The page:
Corporate Cinderella

“There are two kinds of people, those who do the work and those who take the credit. Try to be in the first group; there is less competition there.”

Indira Gandhi

Once upon a time in a nearby realm there was an employee (let’s call her Cinderella) whose job description (let’s assume) included a marketing campaign.

Well … in that realm there were many, many – too many kings and queens (a.k.a. board managers), princes and princesses (let’s call them managers) – all striving all day long to look smart in front of their peers and superiors.  Splendid banquets and dancing balls were frequently organized at the castle and every single time this numerous aristocracy struggled to get a better and better place at the table.  Every hour of their pompous life at the castle was filled with merciless boxing matches for power – all carried out with immaculate gloves of silk under the lenient eyes of the kings and queens.

Meanwhile down in the kitchen, way below the executive floor, Cinderella was buried underneath a merciless workload of astronomic proportions – way beyond the pay rate or the legal number of working hours.  And so Cinderella was in fact treated as a servant – even if thick employee books and glossy mission statements claimed her to be the most valuable asset of the kingdom, which obviously promised the strictest fairness to its inhabitants.  Obviously she was not alone – many, many other servants were stuck in the open working space too busy to fill in reports, memos, and spreadsheets to spare the time to look at the decorated framed corporate values hanging on the walls or to enjoy whatever private life they could still afford.

Quietly and diligently Cinderella scrubbed the floors which were messed up by her predecessors and left in disarray by managers too wound up in looking good to be interested in making good.  She swept spider webs, she opened the windows to let fresh air in, and she was finally ready to do the actual job she was recruited for.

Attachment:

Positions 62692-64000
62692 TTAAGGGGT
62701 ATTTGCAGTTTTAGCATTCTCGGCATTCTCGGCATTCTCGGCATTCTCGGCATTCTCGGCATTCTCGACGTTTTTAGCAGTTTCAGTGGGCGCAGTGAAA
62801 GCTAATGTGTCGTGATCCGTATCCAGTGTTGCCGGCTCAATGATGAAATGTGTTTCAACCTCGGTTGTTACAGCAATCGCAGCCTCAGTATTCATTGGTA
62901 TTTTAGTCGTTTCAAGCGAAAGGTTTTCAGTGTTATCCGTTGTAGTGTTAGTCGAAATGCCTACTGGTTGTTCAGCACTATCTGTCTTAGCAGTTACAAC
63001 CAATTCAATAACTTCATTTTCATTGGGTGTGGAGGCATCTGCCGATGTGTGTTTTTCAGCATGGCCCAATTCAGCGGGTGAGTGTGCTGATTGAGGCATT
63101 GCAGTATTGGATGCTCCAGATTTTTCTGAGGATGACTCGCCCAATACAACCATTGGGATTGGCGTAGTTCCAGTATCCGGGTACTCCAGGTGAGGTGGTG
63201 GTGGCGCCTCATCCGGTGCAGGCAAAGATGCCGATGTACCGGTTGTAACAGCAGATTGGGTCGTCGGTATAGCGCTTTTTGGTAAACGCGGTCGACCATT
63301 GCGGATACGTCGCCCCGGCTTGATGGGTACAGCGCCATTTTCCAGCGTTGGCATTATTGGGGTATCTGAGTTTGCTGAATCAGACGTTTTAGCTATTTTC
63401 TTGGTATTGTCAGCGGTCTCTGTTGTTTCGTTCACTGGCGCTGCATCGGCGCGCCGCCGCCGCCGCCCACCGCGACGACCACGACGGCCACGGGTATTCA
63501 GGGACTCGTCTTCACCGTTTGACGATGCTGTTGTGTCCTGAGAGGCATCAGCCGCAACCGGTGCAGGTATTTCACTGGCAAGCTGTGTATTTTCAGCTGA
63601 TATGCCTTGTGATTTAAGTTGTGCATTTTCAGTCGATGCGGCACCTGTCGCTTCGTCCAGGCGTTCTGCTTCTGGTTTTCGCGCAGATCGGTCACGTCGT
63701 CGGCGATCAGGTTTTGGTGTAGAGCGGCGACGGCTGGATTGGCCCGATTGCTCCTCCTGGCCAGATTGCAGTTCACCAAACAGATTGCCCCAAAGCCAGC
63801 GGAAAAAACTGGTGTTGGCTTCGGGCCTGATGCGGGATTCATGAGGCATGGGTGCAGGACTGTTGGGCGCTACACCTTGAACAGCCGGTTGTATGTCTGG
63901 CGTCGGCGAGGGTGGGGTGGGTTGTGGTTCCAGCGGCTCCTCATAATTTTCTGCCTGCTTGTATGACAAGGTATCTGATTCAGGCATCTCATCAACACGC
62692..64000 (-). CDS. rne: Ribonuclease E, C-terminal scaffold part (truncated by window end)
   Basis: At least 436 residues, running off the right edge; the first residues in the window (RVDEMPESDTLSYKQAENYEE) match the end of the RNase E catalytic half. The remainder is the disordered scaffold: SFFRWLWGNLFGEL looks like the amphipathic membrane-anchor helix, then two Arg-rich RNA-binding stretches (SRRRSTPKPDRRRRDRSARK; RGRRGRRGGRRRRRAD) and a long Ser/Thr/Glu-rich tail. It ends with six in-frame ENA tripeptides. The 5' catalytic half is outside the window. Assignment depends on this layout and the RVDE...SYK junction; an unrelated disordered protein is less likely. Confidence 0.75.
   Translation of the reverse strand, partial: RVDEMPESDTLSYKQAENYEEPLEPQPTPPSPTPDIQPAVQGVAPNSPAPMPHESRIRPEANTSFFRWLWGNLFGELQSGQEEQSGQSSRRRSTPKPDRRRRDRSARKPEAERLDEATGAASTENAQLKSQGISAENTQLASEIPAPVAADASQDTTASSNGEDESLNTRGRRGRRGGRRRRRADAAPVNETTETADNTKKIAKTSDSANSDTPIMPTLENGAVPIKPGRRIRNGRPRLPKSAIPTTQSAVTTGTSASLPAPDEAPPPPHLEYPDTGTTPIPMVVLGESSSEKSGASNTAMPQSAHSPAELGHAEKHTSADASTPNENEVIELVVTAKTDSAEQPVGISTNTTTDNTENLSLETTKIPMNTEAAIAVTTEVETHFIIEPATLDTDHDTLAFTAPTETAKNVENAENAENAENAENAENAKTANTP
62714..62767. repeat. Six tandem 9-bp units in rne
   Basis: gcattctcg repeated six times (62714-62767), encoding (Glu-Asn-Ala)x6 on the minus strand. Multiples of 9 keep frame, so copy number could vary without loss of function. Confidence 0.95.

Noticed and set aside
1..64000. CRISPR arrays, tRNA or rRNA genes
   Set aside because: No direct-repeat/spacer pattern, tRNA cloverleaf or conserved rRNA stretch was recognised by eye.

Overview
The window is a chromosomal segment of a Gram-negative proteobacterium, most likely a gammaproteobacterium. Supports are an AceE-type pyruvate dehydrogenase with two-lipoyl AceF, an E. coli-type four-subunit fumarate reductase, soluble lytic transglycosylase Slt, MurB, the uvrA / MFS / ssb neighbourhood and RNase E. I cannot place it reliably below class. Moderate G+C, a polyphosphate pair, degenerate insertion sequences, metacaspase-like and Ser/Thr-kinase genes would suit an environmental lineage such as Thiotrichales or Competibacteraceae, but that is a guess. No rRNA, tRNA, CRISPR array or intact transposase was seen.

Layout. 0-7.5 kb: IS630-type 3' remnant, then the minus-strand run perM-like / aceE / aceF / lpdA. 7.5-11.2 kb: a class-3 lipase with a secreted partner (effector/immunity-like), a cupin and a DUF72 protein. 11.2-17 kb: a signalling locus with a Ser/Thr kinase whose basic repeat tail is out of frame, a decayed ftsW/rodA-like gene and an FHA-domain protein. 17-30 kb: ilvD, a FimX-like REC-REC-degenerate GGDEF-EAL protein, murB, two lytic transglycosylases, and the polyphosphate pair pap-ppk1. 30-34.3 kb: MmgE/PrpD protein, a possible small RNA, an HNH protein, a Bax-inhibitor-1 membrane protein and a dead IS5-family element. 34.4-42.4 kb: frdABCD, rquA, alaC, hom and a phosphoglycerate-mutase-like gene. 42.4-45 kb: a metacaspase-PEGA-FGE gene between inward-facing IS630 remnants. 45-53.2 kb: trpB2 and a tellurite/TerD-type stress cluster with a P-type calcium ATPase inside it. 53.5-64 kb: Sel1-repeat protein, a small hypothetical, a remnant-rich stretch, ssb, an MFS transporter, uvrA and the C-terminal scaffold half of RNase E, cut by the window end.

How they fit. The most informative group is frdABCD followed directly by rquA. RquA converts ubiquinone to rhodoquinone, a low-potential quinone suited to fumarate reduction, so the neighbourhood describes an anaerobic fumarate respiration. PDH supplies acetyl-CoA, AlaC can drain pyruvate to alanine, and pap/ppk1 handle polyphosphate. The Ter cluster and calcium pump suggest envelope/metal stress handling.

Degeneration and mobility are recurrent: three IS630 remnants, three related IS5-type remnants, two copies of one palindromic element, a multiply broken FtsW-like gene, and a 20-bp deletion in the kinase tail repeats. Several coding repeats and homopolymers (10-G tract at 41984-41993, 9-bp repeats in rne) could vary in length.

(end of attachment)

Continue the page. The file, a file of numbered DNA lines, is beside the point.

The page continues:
Her many managers looked the other way when she asked for the decisions, guidance, and support she needed to navigate in the devious corridors of the castle.  They were always busy preparing for a party, attending a party, or debriefing about a party.  Briefly and not often enough they can still remember the times when they were young and had to actually work.  Not anymore!

Finally Cinderella, against all odds and all managers, struck gold!  Her marketing campaign was so new, and fresh, and effective that the entire kingdom could not believe their success.  Indeed NOW it was THEIR success, not Cinderella’s.  She was after all just an employee …

It so happens that presently there is a competition between kingdoms to see whose marketing campaign was the best.  You guessed it: Cinderella was not invited to the awarding ceremony.  Her clothes may not comply with the standards, and her message may (God forbid!) ruffle some egos.  Now it’s a glorious time for her properly groomed managers to gloat about their remarkable effort and proudly take all credit for the accomplishment.

P.S.

In the meantime, out of disgust for this ungrateful kingdom, Cinderella used her resignation passport to travel to a new kingdom searching for a better kitchen, better managers, and more recognition of her individual merits.

I am positive you all know the story – it happens everywhere and it is always demotivating.  The only difference resides in the heraldic logo.